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HIV-1 Integrase
The Catalytic Core Domain & Minimal DNA Binding Domain

Matthew Bok Walsh (1) and David Marcey (2)
© David Marcey, 2001


 

I. Introduction
II. Structural Features
A. The Domains
B. Catalytic Core Domains
C. DNA Binding Domain
D. Interaction of Catalytic Core and DNA Binding Domain
E. Problems with a Dimeric Model
III. References

Note:  This exhibit is best viewed if the cue buttons ( ) are pressed in sequence and if the viewer does not independently manipulate the molecule on the left.


I. Introduction

Human immunodeficiency virus type 1 (HIV-1), like all retroviruses, depends upon the integration of a DNA copy of its viral genome into host cell chromosomes as part of its infection cycle. Multiple steps in this integration process are catalyzed by HIV-1 integrase, as shown schematically at left. The integration of HIV-1 DNA into the host chromosome is achieved by the integrase protein performing a series of DNA cutting and joining reactions (A-C).

(A) The first step in the integration process is 3' processing. This step requires linear double-stranded viral DNA with sequence specific 3' ends, synthesized by reverse transcription from the viral RNA genome. The integrase protein removes two nucleotides from each 3' end of this viral DNA, leaving recessed CA OH's at the 3' ends.

(B) In a second step, termed strand transfer, the integrase protein joins the previously processed 3' ends to the 5' ends of strands of target DNA at the site of integration. The 5' ends are produced by integrase-catalyzed staggered cuts, 5 bp apart. A Y-shaped, gapped, recombination intermediate results, with the 5' ends of the viral DNA strands and the 3' ends of target DNA strands remaining unjoined, flanking a gap of 5 bp (C).

(C) Integrase may catalyze the excision of viral DNA, termed disintegration. Alternatively, integration may ensue. This involves host DNA repair synthesis in which the 5 bp gaps between the unjoined strands (see above) are filled in and then ligated. Since this process occurs at both cuts flanking the HIV genome (only 1 is detailed at left), a 5 bp duplication of host DNA is produced at the ends of HIV-1 integration.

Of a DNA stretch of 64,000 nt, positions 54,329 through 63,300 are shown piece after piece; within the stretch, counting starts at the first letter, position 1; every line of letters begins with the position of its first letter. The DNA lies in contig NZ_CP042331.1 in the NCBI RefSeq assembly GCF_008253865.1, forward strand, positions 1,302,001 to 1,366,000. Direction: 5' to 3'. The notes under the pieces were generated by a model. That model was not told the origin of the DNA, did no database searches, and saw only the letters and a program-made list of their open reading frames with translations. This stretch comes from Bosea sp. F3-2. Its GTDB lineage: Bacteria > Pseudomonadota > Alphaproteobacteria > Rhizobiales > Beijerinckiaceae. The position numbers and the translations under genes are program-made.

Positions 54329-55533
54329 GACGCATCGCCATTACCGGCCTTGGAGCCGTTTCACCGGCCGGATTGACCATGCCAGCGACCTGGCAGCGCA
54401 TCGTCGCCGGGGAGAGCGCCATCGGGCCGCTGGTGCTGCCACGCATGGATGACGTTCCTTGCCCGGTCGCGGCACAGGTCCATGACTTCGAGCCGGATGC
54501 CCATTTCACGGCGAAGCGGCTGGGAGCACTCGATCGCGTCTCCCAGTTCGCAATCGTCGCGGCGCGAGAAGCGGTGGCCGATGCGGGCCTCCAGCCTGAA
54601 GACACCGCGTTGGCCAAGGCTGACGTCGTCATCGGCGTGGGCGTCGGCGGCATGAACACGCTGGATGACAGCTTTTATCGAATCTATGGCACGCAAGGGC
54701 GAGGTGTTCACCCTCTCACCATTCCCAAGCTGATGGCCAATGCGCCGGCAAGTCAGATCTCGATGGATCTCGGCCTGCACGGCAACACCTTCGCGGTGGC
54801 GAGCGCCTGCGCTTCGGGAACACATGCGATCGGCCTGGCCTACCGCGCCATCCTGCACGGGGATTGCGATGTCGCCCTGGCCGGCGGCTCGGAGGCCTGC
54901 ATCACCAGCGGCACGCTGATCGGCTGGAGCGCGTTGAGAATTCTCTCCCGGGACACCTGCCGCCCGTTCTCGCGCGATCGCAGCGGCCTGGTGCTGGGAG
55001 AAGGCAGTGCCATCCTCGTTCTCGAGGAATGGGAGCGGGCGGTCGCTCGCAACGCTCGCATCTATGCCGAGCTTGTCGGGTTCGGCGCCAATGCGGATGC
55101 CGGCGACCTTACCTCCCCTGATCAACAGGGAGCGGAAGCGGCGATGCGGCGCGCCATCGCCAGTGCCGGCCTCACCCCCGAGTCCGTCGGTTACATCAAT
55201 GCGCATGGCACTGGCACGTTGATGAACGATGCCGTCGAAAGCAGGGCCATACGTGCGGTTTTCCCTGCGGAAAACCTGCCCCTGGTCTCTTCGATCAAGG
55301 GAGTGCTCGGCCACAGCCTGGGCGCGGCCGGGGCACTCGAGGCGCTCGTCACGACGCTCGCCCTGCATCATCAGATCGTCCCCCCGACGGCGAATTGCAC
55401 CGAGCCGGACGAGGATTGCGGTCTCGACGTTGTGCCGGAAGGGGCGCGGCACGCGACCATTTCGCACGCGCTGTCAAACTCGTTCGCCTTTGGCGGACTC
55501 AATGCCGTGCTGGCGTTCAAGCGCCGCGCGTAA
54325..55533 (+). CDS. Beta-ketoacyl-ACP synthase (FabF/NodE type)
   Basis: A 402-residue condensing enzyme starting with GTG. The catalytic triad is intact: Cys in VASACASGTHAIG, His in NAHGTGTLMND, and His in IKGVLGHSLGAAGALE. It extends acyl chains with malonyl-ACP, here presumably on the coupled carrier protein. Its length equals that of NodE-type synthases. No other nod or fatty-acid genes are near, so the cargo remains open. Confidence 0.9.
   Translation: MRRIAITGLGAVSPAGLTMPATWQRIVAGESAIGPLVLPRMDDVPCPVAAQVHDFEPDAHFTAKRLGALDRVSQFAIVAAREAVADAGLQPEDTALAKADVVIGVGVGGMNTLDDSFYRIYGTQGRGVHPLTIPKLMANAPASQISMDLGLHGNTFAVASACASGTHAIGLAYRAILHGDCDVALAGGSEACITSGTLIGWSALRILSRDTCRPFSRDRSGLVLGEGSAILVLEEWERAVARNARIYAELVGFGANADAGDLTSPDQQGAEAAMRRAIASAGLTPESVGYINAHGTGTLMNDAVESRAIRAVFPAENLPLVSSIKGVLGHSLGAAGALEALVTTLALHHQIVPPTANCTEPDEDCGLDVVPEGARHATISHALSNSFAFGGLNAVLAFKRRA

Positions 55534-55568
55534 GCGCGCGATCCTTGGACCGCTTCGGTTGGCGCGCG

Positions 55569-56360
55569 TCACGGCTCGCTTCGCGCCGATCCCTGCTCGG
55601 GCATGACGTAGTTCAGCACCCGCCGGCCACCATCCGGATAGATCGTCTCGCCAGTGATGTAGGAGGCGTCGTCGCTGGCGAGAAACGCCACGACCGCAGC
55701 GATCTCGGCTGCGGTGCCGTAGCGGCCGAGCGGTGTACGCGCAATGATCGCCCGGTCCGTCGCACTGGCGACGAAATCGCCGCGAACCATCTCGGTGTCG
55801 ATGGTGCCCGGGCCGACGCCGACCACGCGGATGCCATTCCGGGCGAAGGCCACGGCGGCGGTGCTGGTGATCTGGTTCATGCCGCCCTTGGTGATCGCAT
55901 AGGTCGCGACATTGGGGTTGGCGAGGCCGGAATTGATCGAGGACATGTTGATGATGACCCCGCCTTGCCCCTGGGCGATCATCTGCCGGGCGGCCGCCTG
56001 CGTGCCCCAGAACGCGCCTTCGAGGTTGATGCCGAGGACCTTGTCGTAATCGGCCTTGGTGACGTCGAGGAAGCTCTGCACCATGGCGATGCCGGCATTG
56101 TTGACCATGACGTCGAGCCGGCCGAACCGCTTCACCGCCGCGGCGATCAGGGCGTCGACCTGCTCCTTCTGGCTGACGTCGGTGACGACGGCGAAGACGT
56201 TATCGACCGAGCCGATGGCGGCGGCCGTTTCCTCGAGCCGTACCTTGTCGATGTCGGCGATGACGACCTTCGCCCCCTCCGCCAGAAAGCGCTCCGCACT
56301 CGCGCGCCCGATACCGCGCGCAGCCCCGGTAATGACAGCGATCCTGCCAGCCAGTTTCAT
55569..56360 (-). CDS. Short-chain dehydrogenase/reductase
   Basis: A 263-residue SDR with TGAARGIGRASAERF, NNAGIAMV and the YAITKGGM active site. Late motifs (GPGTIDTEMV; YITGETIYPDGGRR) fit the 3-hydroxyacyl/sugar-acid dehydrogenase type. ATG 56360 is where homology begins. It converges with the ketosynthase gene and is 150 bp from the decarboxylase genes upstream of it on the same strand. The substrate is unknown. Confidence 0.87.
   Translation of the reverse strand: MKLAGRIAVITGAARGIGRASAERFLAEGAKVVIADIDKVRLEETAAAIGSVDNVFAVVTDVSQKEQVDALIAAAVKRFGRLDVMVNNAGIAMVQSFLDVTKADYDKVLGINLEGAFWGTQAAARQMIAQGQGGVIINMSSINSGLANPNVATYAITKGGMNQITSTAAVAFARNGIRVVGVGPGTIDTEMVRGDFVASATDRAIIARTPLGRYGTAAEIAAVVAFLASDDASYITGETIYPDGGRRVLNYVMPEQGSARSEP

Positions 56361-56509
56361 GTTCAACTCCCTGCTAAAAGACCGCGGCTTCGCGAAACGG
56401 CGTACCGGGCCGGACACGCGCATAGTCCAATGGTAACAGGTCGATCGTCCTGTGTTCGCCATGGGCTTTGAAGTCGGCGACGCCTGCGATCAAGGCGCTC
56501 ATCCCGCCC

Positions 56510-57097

II. Structural Features

A. The Domains

The full length HIV-1 integrase (288 amino acids) has three domains; the catalytic core, the C-terminal, and the N-terminal domains. Although all three domains are required for integration, it is thought that the catalytic core domain (residues 50-212, shown at left) contains the active site responsible for catalysis of all the reactions of integration/disintegration. The C-terminal domain confers the capacity to bind both viral and host DNA. The structures of the catalytic core and C-terminal domains have been determined separately. The structure and function of the N-terminal domain are presently unknown, but it contains a His2Cys2 zinc binding motif suggesting interaction with nucleic acid.

  B. Catalytic core domain

The structure of the catalytic core domain (CCD) of HIV-1 integrase consists of a central five-stranded b-sheet with six surrounding helices . Three amino acids in the CCD are highly conserved among retrotransposon and retroviral integrases. Mutation of these residues generally leads to a loss of all catalytic activities of these proteins, and they are therefore thought to be essential components of the integrase active site. Two of these in HIV-1 integrase are Asp64 and Asp116 . The third conserved residue, Glu152, lies near the other two in a 13-residue disordered region (not visualized by x-ray crystallography) bordered by residues 140 and 154 .

Studies in vitro have indicated that functional HIV-1 integrase is multimeric protein, but the number of monomers in a functional enzyme has not been determined with certainty. Examination of the crystal structure shows two contacts between CCD monomers, one of which suggests a dimeric model for functional integrase. In this contact, the two monomers are related by a dyad axis, with a large, solvent-excluded surface (1300 Å2/monomer). {The rough dimeric model shown at left was constructed by the authors by orienting two monomers with Hyperchem, creating a dyad axis and approximating an appropriate interface.} The dimer is stabilized by salt bridges and hydrogen bonds involving b-strand 3 and a-helices 1, 3, 5, and 6 . The interaction between core domain monomers can be compared to the interactions involved in antibody binding of protein antigens, which generate solvent excluded interfaces of ~800 Å2 for each molecule.